This invention also provides a converging beam coupling method (as opposed to a collimator coupling method) for providing fiber coupling suitable for mass-production. In other words, by having the structure comprising the beam-expansion segment, which maximally enlarges the beam guided from the SMF to the lens exit surface, and a converging-lens segment with a smaller radius of curvature than would be found on a lens used for collimator coupling, such a lens serving for converging the enlarged beam into as small a cross-section as possible, both
(i) relaxation of adjustment precision with respect to tilt-angle shifts, and
(ii) control of the reflective return beam, can be achieved. This aspect of the invention is explained below by comparing the collimator coupling method with the converging beam coupling method of this invention.
When optical coupling is performed between fibers by positioning a pair of microlensed fibers facing each other, and the radii of the beam waists formed by the exit beams from the opposing lenses are W1 and W2 the coupling efficiency θ is; ##EQU6## When a restricted propagation distance z is set, and collimator conditions of L and R are established, the relationships of the optical splice loss to Δθ and ΔX produces the results shown in FIGS. 26 and 27. In this case, the collimator conditions, for example, when z=5 mm is assumed as the proper distance for inserting a micro-optical part, are L=890 μm and R=247 μm. From these graphs, Δθ results in a higher precision than ΔX under the collimator conditions. Incidentally, the beam diameters at the lens exit and beam waist at this time are approximately 100 μm and 72 μm respectively.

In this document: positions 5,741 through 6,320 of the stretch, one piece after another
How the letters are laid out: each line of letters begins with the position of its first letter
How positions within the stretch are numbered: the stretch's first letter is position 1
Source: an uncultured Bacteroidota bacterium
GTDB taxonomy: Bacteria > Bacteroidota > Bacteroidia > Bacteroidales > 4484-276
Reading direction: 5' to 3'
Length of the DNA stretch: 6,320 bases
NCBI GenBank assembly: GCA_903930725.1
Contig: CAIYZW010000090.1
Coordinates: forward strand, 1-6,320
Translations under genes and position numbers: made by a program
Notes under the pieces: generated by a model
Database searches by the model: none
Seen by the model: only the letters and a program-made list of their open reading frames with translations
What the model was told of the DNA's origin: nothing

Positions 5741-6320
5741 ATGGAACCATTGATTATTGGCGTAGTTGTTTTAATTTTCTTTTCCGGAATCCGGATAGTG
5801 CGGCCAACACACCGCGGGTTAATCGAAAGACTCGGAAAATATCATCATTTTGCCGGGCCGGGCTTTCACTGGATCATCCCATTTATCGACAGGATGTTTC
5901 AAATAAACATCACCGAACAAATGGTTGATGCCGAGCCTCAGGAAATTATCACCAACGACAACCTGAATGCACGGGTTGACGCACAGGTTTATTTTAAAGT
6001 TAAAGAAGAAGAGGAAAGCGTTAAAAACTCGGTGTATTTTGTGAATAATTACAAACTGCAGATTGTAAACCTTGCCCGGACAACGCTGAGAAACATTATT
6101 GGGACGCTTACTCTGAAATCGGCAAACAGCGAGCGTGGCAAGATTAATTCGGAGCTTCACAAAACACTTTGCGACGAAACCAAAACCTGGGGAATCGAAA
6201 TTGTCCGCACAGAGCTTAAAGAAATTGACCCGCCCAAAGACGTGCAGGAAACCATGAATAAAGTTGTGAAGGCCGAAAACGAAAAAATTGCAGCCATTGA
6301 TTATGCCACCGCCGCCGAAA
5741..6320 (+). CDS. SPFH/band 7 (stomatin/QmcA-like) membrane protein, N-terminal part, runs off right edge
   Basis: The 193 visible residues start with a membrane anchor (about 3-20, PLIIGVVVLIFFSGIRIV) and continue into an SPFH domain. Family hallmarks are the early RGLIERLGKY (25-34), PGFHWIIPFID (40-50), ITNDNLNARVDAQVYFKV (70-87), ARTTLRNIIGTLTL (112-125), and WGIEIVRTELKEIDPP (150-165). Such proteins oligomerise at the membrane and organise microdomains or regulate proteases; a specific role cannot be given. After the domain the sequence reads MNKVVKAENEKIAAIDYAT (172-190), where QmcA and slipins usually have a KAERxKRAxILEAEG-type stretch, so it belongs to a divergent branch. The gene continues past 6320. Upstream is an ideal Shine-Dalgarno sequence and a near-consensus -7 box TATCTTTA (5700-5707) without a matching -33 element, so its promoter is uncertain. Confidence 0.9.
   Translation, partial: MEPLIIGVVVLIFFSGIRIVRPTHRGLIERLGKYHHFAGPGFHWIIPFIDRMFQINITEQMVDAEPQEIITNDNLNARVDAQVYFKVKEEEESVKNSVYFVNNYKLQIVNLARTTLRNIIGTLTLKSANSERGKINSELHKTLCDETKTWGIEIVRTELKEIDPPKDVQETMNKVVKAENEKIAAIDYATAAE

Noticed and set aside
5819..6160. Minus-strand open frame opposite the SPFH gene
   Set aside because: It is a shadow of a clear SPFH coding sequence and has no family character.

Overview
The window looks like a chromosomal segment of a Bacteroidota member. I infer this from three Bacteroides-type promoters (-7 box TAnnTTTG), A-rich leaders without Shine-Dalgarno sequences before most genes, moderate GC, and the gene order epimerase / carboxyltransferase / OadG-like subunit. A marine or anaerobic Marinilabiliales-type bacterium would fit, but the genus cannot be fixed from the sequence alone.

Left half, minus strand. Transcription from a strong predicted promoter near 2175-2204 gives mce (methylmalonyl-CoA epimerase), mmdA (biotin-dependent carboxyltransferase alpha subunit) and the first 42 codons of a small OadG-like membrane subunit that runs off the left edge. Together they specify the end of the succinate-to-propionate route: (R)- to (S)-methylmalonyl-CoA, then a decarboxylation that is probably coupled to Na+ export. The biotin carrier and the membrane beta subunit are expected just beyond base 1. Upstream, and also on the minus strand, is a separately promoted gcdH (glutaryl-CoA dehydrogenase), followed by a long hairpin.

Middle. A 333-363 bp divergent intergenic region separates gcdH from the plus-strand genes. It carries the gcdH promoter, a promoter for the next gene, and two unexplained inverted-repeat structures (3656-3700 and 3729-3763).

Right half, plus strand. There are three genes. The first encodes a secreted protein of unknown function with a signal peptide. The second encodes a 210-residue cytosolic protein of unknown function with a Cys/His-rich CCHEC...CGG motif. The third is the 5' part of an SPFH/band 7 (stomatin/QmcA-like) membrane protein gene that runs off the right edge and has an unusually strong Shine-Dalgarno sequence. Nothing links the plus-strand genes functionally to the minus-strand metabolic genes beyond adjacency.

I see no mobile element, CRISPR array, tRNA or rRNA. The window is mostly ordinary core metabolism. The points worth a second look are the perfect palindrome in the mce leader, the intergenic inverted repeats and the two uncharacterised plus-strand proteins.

On the other hand, when we used a converging beam in which the focal distance is positioned at the lens side according to this invention under the collimator conditions in order to relax Δθ, the relationships of optical coupling loss to ΔX and Δθ are as shown in FIGS. 28 and 29, respectively. A beam of approximately 140 μm at the lens exit has converged to approximately 35 μm at the beam waist position. In other words, in order to reduce the beam waist diameter when z is stipulated, it is essential to enlarge the beam diameter at the lens exit surface and lengthen the beam expansion segment L to cut it down using a lens with a small curvature. As is clear from the graphs, the tolerances for Δθ and ΔX have been reversed in comparison to collimator conditions. In short, one can see that the increased range of tolerance attributable to beam angle shifts, which is an objective of this invention, is achieved by using a convergent beam for optical coupling.
Next, with respect to the reflection return beam, the return beam fed back to the fiber results in beam lines of ##EQU7## and from the beam waist conditions, ##EQU8## and ##EQU9## are derived, and the coupling efficiency of the reflection return beam, ##EQU10## is obtained. Here, WO and WV represent the SMF end and a hypothetical radius of the waist at the position z respectively. Rf signifies reflectivity. The anti-reflective ability of a film formed at the lens tip and changes in the reflection return beam are shown in FIG. 30. The converging beam coupling β according to this invention is smaller than the collimator condition α regardless of the ability of the anti-reflective film. This shows that the another objective of this invention is obtained, i.e., configuration is achieved that is effective in controlling the reflection return beam.
Assuming a beam waist distance of z=2200 μm and opposing the fiber terminals of a collimator system (L=890 μm, 2R=500 μm) and a converging beam system (L=1250 μm, 2R=590 μm) to a reflecting mirror, the hypothetical coupling efficiency was determined. As shown in Table 2, below, the average for 10 fiber terminals was 0.49 dB for the collimator system and 0.11 dB for the converging beam system showing a sharp improvement. Moreover, marked improvement was found with respect to fluctuations in the values measured in comparison to the collimator system, which confirmed that the configuration is suitable for mass-production.
TABLE 2______________________________________ Coupling Efficiency (dB)Specimen Collimator ConvergingNo. System Beam System______________________________________1 0.44 0.312 0.18 0.153 0.89 0.014 0.67 0.045 0.40 0.066 0.32 0.297 0.13 0.218 0.86 0.019 0.79 0.0210 0.19 0.01Average 0.49 0.11______________________________________